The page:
KELLEY: I think, to your point, Ali, maybe the craziest thing though is, like, you didn't have that but what if you are that, for somebody else.
STAPLES: Exactly. Exactly. But that's — I mean, life is all about sacrifice. But what I can promise you is that all the things — people think I'm negative when I'm talking about but I can literally promise you: All the things that people think help get people out of these situations are non-existent where I come from. And it's non-existent where I come from because it's in the middle.
It's not Watts, but it's not Beverly Hills. There're no reforms for Long Beach. Because there are people that — houses cost $6 million by the water. But that's less than four miles altogether. And you got 4th St and 1st St but no one goes over there. The buses don't run that way. You got to know it's there to know it's there.
But when you put out that big piece of paper, and they do the census to see who lives where and how much money is here and what percentage of the race it is, they see that it's always black, Hispanic, Pacific Islander and Asian are the minority. But we've never seen the majority, cause the majority is crammed up. But you still make enough money to the point that it's, "Oh, that's a feasible place."
Well, North Long Beach alone has high rape rates. High — one of the highest f****** grand theft auto rates in the United States. High murder rates. No one cares. Cause they're just crazy, because it's nice over there. You get what I'm saying? And you got to think about despair to the point that you get to look at the beach every day and somebody's house is four stories. Going to school with no money in your pocket. So, "OK, that's there. We're just not supposed to have it."
Are they going to come talk to you? No, they not going to come talk to you. Why would they talk to you? What's a Boys & Girls Club? A Boys & Girls Club is, "Go play basketball. Don't steal anything."
MUHAMMAD: So you have this platform then. Coming from that, witnessing all of that, feeling it, it's part of your DNA, so to speak. And so you have this platform now. I think it's an important platform, especially at this time and this age period where with all that's going on, specifically in America. We can be inclusive globally, but let's just keep it down to the local level of Long Beach or the local level of California. There's so much happening. And you have this platform that you talk to them. You talk to the world, but you can talk to them. When you have a song like "Lift Me Up" — again, I go back to that — who are you talking to?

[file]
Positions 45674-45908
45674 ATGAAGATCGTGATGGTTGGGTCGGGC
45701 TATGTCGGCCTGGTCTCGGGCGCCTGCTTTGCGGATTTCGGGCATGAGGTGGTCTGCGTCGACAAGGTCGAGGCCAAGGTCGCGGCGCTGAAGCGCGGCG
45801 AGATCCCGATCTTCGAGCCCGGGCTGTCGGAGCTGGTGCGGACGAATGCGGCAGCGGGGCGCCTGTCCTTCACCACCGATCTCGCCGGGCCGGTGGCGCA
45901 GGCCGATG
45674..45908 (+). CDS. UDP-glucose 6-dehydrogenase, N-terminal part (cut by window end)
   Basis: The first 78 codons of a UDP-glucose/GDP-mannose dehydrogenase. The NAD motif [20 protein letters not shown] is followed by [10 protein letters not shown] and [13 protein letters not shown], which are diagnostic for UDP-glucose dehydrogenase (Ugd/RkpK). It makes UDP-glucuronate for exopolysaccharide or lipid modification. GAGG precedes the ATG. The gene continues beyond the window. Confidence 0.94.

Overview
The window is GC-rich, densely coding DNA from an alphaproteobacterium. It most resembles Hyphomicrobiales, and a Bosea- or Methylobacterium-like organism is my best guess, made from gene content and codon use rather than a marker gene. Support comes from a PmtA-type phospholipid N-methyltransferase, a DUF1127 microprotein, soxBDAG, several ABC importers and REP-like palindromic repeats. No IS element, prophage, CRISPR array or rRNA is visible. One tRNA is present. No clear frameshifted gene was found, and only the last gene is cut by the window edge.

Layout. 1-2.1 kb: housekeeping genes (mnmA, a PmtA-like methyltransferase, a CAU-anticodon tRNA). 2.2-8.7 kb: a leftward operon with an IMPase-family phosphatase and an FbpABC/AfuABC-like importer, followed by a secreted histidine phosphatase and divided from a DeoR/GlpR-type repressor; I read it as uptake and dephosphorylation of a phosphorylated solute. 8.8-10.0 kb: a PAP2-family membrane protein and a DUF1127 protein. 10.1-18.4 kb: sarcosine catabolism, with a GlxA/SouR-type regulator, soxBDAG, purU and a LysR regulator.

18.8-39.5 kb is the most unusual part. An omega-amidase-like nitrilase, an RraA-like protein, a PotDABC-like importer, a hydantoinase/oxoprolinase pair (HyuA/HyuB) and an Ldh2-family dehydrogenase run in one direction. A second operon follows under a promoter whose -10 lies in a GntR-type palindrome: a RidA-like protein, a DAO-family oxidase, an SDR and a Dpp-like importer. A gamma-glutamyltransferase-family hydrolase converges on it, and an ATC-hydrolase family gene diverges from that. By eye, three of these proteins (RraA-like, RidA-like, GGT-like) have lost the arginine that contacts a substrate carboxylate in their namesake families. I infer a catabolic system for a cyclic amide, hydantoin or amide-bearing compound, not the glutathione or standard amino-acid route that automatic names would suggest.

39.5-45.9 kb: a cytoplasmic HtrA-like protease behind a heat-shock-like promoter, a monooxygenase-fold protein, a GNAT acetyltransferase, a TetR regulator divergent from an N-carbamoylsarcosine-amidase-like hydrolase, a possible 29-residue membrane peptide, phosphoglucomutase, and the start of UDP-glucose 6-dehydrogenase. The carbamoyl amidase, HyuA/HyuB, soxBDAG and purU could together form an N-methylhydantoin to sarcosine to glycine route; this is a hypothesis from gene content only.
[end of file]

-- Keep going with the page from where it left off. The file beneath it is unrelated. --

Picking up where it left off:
STAPLES: I'm talking to myself.
STAPLES: Cause you got to understand, you can talk to people all day, but it's all internal to me. And past that fact, you can have all the platform in the world, but it's up to the people to accept it. If they don't accept it, it doesn't matter, in a sense. And that's the saddest part, especially nowadays. Cause it's so much to accept.
So to the point — and it's so many roadblocks, especially for Long Beach, even in California — let's do it from a bigger thing. It's cut in half, cause "Oh, yeah. He cool but he a crab. So we not listening to that." Past that, in Long Beach: "Oh, he cool but he from Nachos. We not listening to that." Because it's too late for a lot of people, and that's why it's about — it's not about right now. It's about when y'all dead and gone.
Cause my whole thing is what ruined everybody is that history book. That's what ruined us. Cause your introduction to yourself is you being worthless.
MUHAMMAD: That depends on your teachers. But I understand what you're saying, what your point —
STAPLES: But who are those teachers?
MUHAMMAD: I feel you. My teachers were different. And I know we come from two different places.
STAPLES: And it's like Russian Roulette. It's like Russian Roulette in the sense that it might only be one bullet in that gun, but it's still one bullet in that gun.
MUHAMMAD: The way you speaking, it makes me feel like someone should just hit the button right now and blow the whole thing up. And I don't get the sense that that's really what you're saying in your music, Vince, so —
STAPLES: What I'm saying in my music is, "This is what I see. Good luck."
STAPLES: That's all my music is. My music isn't, "Let's fix this." Cause in a sense, part of me is like, "No. Don't fix nothing. I had to go through it. Somebody else gotta do it too." And the other half is, "Oh, it's not fair." But then the other half is like, "Who cares if it's not fair. They don't care. Why should I care? F*** it. Let everybody get it." But it's all conflicts within people, cause we all have different ways of thinking and ways of looking at things. But I don't know what it is. That's the problem. I don't know.
This is how I feel. This is what I think. You guys see. I'm not thinking about songs. I'm not sitting here like, "Yo. This should be this." Never. I will never approach a song like that, cause why? I don't need to. That's not my job. My job is not for the radio. My job is not for sales. My job is to keep my sanity. Period. I can't do nothing else.